Hosted by the Texas A&M Transportation Institute (TTI), the Federal Highway Administration’s (FHWA’s) Sustainable Pavements Technical Working Group (SPTWG) met at The Texas A&M University System’s Center for Infrastructure Renewal (CIR), located at the A&M System’s RELLIS Campus, Oct. 30–31. The group’s stated purpose is to “provide technical input to the FHWA on sustainability and environmental aspects of pavements and materials and to serve as a forum for information sharing and exchange.”
“Refurbishing the nation’s existing infrastructure cost-effectively—as well as building new facilities needed to meet future mobility demands in a smarter, more sustainable and environmentally friendly way—are essential to the healthy evolution of our transportation system,” states TTI Executive Associate Director Jon Epps, head of the Institute’s Pavement, Materials & Constructed Facilities Group. “Opening up communication among the academic, private and public sectors can help make that happen.”
This was the sixteenth meeting of the group, which gathers semi-annually. The SPTWG focuses on stakeholder engagement, workforce education and developing tools and guides to help practitioners and policy makers understand the issues and challenges surrounding the construction of smarter, longer-lasting infrastructure. The group is also working to produce technology transfer products, such as webinars and technical briefs, to facilitate an ongoing dialogue among stakeholders. For example, the SPTWG’s Sustainable Pavements Program Road Map provides a five-year strategic approach to incorporating sustainability and environmental awareness into the design and construction process.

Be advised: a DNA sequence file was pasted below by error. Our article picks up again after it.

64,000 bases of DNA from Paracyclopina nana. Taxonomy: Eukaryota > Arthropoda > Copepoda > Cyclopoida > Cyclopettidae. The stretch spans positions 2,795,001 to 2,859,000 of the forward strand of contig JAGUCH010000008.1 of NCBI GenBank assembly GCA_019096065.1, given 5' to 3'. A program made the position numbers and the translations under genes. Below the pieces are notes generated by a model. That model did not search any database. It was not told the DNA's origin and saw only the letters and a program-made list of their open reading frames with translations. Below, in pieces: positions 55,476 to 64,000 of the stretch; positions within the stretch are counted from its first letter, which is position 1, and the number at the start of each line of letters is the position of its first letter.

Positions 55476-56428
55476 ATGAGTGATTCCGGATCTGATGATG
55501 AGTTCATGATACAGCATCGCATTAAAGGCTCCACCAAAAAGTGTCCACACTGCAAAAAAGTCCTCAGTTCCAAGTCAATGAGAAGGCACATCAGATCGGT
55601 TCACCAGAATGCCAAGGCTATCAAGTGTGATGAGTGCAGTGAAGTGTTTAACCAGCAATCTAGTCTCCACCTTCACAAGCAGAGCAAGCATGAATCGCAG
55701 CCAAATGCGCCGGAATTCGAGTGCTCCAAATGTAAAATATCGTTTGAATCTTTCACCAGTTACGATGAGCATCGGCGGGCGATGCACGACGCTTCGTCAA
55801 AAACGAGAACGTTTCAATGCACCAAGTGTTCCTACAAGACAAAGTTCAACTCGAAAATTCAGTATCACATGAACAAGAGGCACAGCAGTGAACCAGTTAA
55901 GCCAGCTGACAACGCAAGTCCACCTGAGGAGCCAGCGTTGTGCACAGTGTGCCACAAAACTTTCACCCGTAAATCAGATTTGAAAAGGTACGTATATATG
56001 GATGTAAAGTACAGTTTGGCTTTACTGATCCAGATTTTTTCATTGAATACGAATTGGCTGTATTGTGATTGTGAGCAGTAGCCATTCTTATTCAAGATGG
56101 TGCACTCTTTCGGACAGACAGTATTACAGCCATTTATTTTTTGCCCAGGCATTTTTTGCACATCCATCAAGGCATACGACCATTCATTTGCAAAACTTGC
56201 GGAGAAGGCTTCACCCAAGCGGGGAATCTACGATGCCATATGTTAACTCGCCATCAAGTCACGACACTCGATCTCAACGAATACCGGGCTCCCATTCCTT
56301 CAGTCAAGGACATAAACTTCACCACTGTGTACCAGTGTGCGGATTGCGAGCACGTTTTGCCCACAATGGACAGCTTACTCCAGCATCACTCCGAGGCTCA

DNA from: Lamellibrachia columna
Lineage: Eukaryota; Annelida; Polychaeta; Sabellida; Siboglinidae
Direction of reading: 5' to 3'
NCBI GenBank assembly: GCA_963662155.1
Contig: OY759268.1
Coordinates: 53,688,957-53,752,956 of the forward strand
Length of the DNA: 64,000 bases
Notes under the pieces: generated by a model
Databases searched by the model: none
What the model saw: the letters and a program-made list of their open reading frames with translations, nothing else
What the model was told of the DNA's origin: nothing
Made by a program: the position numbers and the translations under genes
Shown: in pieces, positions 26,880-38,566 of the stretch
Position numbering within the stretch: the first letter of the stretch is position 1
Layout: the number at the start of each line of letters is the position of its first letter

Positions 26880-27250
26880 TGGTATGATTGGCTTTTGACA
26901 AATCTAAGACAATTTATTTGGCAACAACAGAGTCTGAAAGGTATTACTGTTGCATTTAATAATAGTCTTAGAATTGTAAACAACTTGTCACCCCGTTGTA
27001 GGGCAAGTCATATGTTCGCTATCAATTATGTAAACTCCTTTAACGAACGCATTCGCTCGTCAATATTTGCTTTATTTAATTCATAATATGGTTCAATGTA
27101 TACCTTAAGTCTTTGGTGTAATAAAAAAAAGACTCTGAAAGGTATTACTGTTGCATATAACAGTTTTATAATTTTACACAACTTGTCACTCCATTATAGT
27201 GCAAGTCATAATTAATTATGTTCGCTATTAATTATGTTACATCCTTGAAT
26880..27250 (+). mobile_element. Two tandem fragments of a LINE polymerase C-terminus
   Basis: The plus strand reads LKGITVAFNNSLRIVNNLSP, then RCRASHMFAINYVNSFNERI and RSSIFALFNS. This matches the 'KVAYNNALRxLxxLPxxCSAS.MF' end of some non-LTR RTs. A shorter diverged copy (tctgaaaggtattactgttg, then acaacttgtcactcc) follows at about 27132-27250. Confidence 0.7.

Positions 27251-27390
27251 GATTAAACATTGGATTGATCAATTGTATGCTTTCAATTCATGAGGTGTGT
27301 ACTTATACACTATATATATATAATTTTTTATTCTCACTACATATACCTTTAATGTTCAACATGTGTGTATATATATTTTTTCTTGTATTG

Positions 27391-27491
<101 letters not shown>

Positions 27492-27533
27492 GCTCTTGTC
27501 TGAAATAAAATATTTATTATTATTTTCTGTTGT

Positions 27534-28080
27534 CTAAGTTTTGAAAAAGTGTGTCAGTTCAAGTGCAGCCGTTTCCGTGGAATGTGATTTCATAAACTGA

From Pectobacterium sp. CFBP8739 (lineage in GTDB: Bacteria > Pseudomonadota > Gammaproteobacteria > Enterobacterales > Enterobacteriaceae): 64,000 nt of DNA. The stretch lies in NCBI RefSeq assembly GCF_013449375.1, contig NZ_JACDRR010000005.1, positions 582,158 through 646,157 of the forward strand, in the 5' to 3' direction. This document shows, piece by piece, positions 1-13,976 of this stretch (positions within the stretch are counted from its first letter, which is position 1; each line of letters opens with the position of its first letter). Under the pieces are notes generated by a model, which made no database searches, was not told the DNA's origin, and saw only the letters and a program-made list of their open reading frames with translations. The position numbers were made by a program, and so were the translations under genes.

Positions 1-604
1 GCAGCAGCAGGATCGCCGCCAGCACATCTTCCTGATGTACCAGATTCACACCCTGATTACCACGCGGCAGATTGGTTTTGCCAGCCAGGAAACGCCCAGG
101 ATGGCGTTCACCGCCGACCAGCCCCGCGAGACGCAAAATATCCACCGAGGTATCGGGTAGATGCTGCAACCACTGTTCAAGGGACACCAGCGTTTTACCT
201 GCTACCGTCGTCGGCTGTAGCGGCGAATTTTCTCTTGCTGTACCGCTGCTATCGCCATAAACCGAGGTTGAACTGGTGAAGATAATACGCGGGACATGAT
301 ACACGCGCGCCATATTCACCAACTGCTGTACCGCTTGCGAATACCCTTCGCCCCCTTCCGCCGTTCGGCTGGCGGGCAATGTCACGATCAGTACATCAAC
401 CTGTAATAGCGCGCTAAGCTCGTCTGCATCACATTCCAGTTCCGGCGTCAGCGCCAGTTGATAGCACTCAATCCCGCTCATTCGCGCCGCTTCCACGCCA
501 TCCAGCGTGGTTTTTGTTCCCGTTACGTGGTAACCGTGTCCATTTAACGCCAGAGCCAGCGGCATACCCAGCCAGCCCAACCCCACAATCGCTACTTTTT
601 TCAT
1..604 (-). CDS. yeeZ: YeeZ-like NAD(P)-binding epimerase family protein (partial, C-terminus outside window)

As part of the information exchange, TTI researchers briefed attendees on topics such as the
- use of recycling agents for hot central plant recycle;
- development of cold in-place recycling in Texas; and
- sustainability performance measures for state departments of transportation and other transportation agencies.
Other speakers from the private and public sectors provided lessons learned in making pavement construction sustainable and updates from FHWA regarding policy and practice.
“We spend a lot of sweat and treasure rebuilding our infrastructure after extreme weather events,” notes TTI Agency Director Greg Winfree, who opened the event by welcoming participants. “One of the things we have to prioritize is a more proactive approach to planning. That includes the materials we choose, the methods we choose, even where we choose to build—or better yet rebuild—our communities to create a more reliable, more resilient transportation network going forward.”